Found below is the first hand account of a physically challenged individual who had to battle it out on two fronts. His disability made him depressed. However, the brave man squares up to the problem and even offers some suggestions to deal with it. Yes, the “Double D”. When I was young, nobody told me what I was in for. Nobody told me I would wake up one day and realize would stay that way forever. That dealing with it would be so painful and hard to accept.
The disabled, the handicapped, the odd one on the block, the one no–one sits next to in the school classroom, the one who must always sit on the side–lines of school activities as they cannot compete in outdoor sport. The one who gets tripped, the one who gets pushed down steps, the one someone is always laughing at for being different. How long must one of us endure this treatment before we get tired of it, sick of it, angry enough to do something about it, before we all suffer from clinical depression because a car that comes seemingly out of nowhere only to knock you down, run over you, hit your wheelchair broadside because they are in a hurry to check out first. The shop owner who, because he doesn’t want “Your kind” in his stores, does not provide handicapped access.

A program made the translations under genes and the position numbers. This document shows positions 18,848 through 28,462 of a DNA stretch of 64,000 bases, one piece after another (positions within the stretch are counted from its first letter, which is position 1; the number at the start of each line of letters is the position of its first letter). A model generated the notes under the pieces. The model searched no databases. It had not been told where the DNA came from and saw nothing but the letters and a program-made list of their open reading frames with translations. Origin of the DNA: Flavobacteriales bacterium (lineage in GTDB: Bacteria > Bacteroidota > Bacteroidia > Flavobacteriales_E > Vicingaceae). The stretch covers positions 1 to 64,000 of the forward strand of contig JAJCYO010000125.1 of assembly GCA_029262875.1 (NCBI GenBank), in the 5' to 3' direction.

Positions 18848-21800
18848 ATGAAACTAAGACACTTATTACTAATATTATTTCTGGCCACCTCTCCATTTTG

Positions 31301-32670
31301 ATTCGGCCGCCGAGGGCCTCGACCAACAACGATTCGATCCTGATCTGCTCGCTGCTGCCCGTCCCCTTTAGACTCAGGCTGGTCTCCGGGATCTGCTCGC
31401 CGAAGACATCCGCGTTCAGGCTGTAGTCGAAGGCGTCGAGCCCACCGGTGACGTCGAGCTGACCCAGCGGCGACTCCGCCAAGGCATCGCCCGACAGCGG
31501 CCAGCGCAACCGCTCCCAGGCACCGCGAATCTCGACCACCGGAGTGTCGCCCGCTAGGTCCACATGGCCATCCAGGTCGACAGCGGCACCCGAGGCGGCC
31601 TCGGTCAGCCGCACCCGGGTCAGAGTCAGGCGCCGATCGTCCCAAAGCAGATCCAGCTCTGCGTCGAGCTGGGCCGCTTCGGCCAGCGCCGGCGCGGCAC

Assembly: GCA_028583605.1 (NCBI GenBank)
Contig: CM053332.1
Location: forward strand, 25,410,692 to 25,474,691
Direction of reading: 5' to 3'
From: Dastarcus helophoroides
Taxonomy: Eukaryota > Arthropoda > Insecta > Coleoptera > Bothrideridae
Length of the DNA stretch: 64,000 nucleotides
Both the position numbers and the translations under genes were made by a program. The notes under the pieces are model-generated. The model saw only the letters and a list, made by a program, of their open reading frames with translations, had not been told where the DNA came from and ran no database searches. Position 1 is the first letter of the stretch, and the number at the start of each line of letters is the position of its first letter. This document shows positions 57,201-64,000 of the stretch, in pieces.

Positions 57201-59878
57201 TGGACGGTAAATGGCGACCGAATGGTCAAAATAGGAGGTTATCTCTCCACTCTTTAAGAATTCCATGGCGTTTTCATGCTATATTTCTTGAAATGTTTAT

Depression, is a word that I been fighting for what seems to be an eternity now, even though it has only been a little over a year.
Depression means medication. I don’t know which is worse, the depression or the drugs that are supposed to combat it. Prozac has worked for me gloriously for about three months but now even I see a decline in mood and an increase in depression, suicidal depression.
The disabled have no emotions, no thought process, no memory of the torment they have caused millions of people daily, nor do they care. No one prepared me for the “Double D”. There is no doubt that we must all be very aware of the problem. It is even more critical if you live alone. So, how do you deal with the ever present underlying depression?
The worst thing you can do is to stay in bed thinking that sleep will make it go away. Sleep will pass time, but you need to expend energy to overcome depression. Try expending energy in three ways:
- Physically, by doing some kind of exercise regime. Walking is good if you can do it.
- Emotional energy: You can cry, laugh, love, hate – get involved with helping others as means of expending emotional energy. Perhaps you can think of others.
- Spiritual energy: This is the most difficult to define, but some good ways of expending spiritual energy are praying, loving, religious study and teaching others about faith and spirituality.